13. The postural orthosis support apparatus of any one of claims 1 to 12, wherein the rear face of the at least one base cushioning element comprises a securement layer that covers substantially all of the front face of the base panel, wherein a plurality of cushioning segments extended forwardly from the securement layer, and wherein at least one ventilation channel is defined by sides of adjacent cushioning segments and the securement layer.

14. The postural orthosis support apparatus of any one of claims 1 to 13, wherein one of the at least one base cushioning element has a first thickness, and wherein another of the at least one base cushioning element has a second thickness that is less than the first thickness.

15. The postural orthosis support apparatus of claim 13, wherein one of the plurality of cushioning segments has a first thickness, and wherein another of the plurality of cushioning segments has a second thickness that is less than the first thickness.

16. The postural orthosis support apparatus of any one of claims 1 to 13, wherein one of the at least one base cushioning element has a first density, and wherein another of the at least one base cushioning element has a second density that is less than the first density. 17. The postural orthosis support apparatus of claim 13, wherein one of the plurality of cushioning segments has a first density, and wherein another of the plurality of cushioning segments has a second density that is less than the first density.

Description:
POSTURAL ORTHOSIS SUPPORT APPARATUS FOR PERSONAL BODY

ARMOR CARRIERS

CROSS REFERENCE TO RELATED APPLICATIONS

[0001] This application claims the benefit of priority to United States Provisional Patent Application 62/623,026, filed on January 29, 2018, the contents of which is incorporated herein by reference in its entirety.

FIELD

[0002] This disclosure relates generally to postural orthosis for personal body armor carriers, and more specifically to an apparatus for providing corrective postural back support or orthosis to a user while wearing soft body armor or carrying portable equipment on the torso.

INTRODUCTION

[0003] An ideal posture, also referred to as a neutral posture, may result from a proper alignment of the spine. A neutral posture may provide a wide variety of benefits. For example, a lower amount of energy may be required to maintain any desired position and movement may facilitated within preferred and/or optimal bio- kinematic ranges. Achieving and maintaining a neutral or ideal posture may also reduce the stress placed on the body’s tissues. See, for example, Danis, C. G.; Krebs, D. E.; Gill-Body, K. M.; Sahrmann, S. (1998), Relationship between standing posture and stability , Journal of the American Physical Therapy Association, pp. 502- SI 7. An ideal or neutral posture may also improve breathing, oxygenation, and/or circulation of bodily fluids such as lymph, cerebral spinal fluid, and blood.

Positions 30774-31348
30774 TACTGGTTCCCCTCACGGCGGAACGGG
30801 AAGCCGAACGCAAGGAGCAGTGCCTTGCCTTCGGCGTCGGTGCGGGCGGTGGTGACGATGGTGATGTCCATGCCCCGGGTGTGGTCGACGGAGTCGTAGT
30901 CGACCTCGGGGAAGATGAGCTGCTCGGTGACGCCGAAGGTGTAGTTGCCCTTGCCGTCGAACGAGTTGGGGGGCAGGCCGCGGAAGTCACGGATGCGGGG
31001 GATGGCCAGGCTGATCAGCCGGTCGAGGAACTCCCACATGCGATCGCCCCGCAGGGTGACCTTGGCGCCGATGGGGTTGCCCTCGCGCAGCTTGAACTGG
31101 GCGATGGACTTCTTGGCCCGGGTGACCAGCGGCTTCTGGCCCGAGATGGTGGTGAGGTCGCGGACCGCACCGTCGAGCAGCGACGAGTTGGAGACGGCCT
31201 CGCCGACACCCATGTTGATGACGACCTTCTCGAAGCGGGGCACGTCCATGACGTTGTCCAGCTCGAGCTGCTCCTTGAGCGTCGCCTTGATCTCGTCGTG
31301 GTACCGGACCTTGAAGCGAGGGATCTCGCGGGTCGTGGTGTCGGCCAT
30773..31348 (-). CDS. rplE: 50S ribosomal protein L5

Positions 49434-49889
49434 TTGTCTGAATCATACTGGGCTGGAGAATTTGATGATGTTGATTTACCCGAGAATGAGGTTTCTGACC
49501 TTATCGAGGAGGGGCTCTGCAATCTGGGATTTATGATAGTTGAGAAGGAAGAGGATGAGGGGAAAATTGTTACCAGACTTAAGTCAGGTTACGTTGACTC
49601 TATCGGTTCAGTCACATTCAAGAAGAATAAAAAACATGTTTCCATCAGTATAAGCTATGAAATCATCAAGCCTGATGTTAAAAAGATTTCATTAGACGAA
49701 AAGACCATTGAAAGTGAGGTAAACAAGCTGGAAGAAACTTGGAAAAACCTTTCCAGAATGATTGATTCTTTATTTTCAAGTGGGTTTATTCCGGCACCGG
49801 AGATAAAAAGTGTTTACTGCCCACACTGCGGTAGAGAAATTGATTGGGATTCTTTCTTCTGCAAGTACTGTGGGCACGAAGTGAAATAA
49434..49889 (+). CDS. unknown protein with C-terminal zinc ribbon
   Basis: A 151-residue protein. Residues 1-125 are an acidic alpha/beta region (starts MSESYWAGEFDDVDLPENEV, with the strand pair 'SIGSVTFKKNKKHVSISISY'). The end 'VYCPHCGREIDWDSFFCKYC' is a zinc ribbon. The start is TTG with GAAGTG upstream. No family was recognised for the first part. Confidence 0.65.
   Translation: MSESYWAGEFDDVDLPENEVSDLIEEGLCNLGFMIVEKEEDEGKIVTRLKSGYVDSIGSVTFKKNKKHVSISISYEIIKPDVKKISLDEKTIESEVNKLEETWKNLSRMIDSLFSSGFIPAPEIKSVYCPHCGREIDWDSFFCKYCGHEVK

[0004] Postural alterations or modifications that deviate from an ideal or neutral posture are known to be associated with numerous afflictions such as: general pain syndromes (for example, low back pain, neck pain, headaches); problems with specific joints (for example the hip and knee); problems with specific spinal regions (for example, loss of normal low back curve, and thoracic hyperkyphosis); and various organ ailments (for example, gastric herniation, and impaired respiratory function).

[0005] Low-back pain may be defined as tiredness, discomfort, or pain in the low back region, with or without radiating symptoms to the leg or legs (See e.g. Danish Institute for Health Technology Assessment (HTA), 1999). Low-back pain is a condition that usually begins at working age. It may be characterized as a widespread condition. For example, in 1999 in Alberta, Canada, 17 per cent of persons between the ages of 20 and 39, and 20 per cent of persons between the ages of 40 and 49, reported having low-back pain (Statistics Canada, National Population Health Survey 1999, Public use database). In 2001 in Alberta, out of a total of 37,927 work loss claims, 26.8 per cent were associated with low-back pain (Alberta Human Resources and Employment, Occupational injuries and diseases in Alberta, 2001 Summary, July 2002, Table 4.3).

[0006] Low-back pain may also be characterized as a costly condition, in large part because it is associated with time off from work. In a U.S. based survey by Andersson et al., (1991 ) the overall annual cost per case varied from $3,000 to $6,600. Roughly one-third of these costs were incurred for medical expenses, and two-thirds were due to disability. In a widely quoted U.S. study conducted for the American Academy of Orthopedic Surgeons in 1984, Grazier et al. (1984) stated that the annual costs of low-back pain were over $16 billion. The estimates from these studies are indicative of the magnitude of the problem.

SUMMARY

[0007] The following introduction is provided to introduce the reader to the more detailed discussion to follow. The introduction is not intended to limit or define any claimed or as yet unclaimed invention. One or more inventions may reside in any combination or sub-combination of the elements or process steps disclosed in any part of this document including its claims and figures.